Countless studies have touted the benefits of music education. Hands-on learning of a musical instrument has been found to:
- Foster teamwork
- Build self-esteem
- Motivate students to come to school
- Enhance creativity and problem solving skills
- Engage parents
- Improve test scores
The benefits fostered by music education can be grouped in four categories:
- Success in society
- Success in school
- Success in developing intelligence
- Success in life
Success in society
- Students involved in the arts demonstrate increased academic performance, reduced absenteeism, and better skill-building.
- Among at-risk youth, the segment of society most likely to suffer from limited lifetime productivity, the arts contribute to lower rates of relapse into criminal behavior and increased self-esteem.
- Arts assist in the development of much needed creative thinking, problem solving and communication skills.
Success in school
- The College Board identifies the arts as one of the six basic academic subject areas students should study in order to succeed in college.
- Schools with music programs have significantly higher graduation and attendance rates than do those without programs.
- Music training is far superior to computer instruction in dramatically enhancing children's abstract reasoning skills, the skills necessary for learning math and science. In fact, nearly 100% of past winners in the prestigious Siemens Westinghouse Competition in Math, Science and Technology (for high school students) play one or more musical instruments.
Success in developing intelligence
- Children with music training have significantly better verbal memory than those without such training, and the longer the training, the better the verbal memory.
- Musically trained children perform better in memory tests that are correlated with general intelligence skills such as literacy, verbal memory, mathematics and IQ.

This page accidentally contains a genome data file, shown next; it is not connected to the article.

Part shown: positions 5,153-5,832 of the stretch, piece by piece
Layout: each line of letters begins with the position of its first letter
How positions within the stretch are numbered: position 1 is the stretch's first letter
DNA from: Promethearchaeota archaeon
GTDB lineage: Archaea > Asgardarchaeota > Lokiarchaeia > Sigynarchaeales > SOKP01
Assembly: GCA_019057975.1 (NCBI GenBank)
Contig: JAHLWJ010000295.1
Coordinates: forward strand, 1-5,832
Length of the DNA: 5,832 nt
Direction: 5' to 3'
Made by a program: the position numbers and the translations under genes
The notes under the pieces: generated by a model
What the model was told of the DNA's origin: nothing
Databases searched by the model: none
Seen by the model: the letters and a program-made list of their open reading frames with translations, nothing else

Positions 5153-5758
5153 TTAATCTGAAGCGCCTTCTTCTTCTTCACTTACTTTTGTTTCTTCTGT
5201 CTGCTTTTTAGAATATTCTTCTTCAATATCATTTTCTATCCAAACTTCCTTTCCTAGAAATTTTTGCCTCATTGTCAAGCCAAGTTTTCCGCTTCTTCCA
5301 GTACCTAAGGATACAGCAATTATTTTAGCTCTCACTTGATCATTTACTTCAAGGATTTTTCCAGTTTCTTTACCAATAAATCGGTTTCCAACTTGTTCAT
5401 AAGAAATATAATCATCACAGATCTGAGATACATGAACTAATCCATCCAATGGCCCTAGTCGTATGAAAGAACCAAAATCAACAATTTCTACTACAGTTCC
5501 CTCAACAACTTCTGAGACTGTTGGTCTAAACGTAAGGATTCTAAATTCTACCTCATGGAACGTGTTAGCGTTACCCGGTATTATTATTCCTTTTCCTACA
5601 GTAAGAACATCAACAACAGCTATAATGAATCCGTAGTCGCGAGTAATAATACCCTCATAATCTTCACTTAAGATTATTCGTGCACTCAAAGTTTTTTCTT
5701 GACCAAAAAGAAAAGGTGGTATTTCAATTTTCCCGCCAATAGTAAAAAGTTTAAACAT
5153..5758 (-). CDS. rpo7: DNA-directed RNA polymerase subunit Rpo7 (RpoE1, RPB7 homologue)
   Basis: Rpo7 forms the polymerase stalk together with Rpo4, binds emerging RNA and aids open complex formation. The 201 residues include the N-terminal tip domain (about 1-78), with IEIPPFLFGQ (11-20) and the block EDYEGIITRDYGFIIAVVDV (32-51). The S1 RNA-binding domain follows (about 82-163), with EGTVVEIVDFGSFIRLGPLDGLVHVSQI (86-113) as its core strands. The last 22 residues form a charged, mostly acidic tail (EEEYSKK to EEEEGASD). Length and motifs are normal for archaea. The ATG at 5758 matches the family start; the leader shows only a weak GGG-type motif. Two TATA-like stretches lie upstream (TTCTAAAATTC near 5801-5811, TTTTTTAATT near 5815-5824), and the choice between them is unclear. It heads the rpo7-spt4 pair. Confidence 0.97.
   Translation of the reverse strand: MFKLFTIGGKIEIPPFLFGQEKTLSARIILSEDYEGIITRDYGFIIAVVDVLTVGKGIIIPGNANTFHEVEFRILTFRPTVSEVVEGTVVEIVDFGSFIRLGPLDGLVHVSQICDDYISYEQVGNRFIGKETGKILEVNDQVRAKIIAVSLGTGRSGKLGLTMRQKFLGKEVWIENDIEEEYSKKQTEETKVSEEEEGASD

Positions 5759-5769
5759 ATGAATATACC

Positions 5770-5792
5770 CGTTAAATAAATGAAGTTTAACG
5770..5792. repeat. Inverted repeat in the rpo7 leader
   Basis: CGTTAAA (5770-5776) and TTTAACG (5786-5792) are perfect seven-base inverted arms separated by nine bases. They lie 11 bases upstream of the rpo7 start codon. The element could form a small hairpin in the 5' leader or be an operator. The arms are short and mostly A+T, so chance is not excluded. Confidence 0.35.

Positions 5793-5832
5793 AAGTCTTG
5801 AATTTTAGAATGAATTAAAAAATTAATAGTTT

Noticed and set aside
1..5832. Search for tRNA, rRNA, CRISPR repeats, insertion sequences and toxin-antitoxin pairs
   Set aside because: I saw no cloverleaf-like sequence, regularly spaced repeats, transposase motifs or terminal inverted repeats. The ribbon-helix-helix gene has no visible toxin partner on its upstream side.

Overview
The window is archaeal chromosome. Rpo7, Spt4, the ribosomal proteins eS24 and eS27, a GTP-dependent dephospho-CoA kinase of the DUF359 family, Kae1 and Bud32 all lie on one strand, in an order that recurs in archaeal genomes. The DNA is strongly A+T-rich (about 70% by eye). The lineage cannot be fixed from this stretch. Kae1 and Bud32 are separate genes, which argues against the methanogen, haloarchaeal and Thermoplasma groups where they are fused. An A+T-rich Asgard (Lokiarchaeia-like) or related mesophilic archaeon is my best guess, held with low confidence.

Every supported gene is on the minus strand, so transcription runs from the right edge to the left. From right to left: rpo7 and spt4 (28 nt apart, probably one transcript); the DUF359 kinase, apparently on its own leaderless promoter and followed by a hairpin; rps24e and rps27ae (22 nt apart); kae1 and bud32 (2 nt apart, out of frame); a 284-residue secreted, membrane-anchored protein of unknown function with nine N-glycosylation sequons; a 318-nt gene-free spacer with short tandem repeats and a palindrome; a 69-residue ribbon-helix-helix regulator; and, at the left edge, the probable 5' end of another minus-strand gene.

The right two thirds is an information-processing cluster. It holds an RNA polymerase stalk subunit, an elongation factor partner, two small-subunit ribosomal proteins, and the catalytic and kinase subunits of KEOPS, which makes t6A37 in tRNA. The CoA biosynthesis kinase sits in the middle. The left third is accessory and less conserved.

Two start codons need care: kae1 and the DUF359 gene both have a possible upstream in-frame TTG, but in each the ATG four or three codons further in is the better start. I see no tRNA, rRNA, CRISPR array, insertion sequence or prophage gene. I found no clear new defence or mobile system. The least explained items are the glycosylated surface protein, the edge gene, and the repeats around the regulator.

- Playing a musical instrument significantly enhances the brainstem’s sensitivity to speech sounds.
Success in life
- Studying music encourages self-discipline and diligence, and helps students learn to become sustained, self-directed learners.
- Creating and performing music promotes self-expression and provides self-gratification while giving pleasure to others.
- Music helps young people connect to themselves and others, thus it is an effective way to introduce children to diversity.
Building upon the maxim that great people make great organizations, Microsoft, without a doubt one of the great success stories of the technology center, created a “Competency Wheel” that defines 37 workplace skills that the corporation values. Interestingly, only three of these competencies are related to technology, illustrating in dramatic fashion that math and science skills alone are not enough to thrive in such powerhouses as Microsoft.
Students must also learn teamwork, time management, group problem solving, organization and leadership. Experts have long said that a great way to build this competency is participation in collaborative fine arts such as band, drama, chorus, and orchestra.
In fact, despite the endless research that’s proven the connection between music and intelligence, and shown that music helps young people do better in school and life, music is often seen as an added bonus, not a necessity. Art has become an expendable luxury, and millions of students and our society are paying the price. Far too often a child’s access to arts education is largely a function of his or her parents’ income.
Part of the reason for this is the mistaken belief that the sole purpose of music education is to produce more artists. In reality, the purpose of arts education is to create whole human beings capable of leading productive lives in American society. The fact that 30% of American kids do not graduate from high school is proof enough that we have to rethink our education system, and that includes rethinking the role of music education.
A Florida Dept of Education study of at-risk students found that 75% said their participation in the arts influenced their decision to graduate from high school. This is just one of numerous studies that have noted that the arts reach students not ordinarily reached, in ways not normally used, thus keeping tardiness, truancies and, eventually, dropouts down.
As we look to develop the world’s leading education system, it’s time we start listening to experts who say that to compete successfully, this country needs continued creativity, ingenuity and innovation. Investing in our young people is the sure way to get there.
VH1 Save the Music
The National Association for Music Education
National Association of Music Merchants
American For the Arts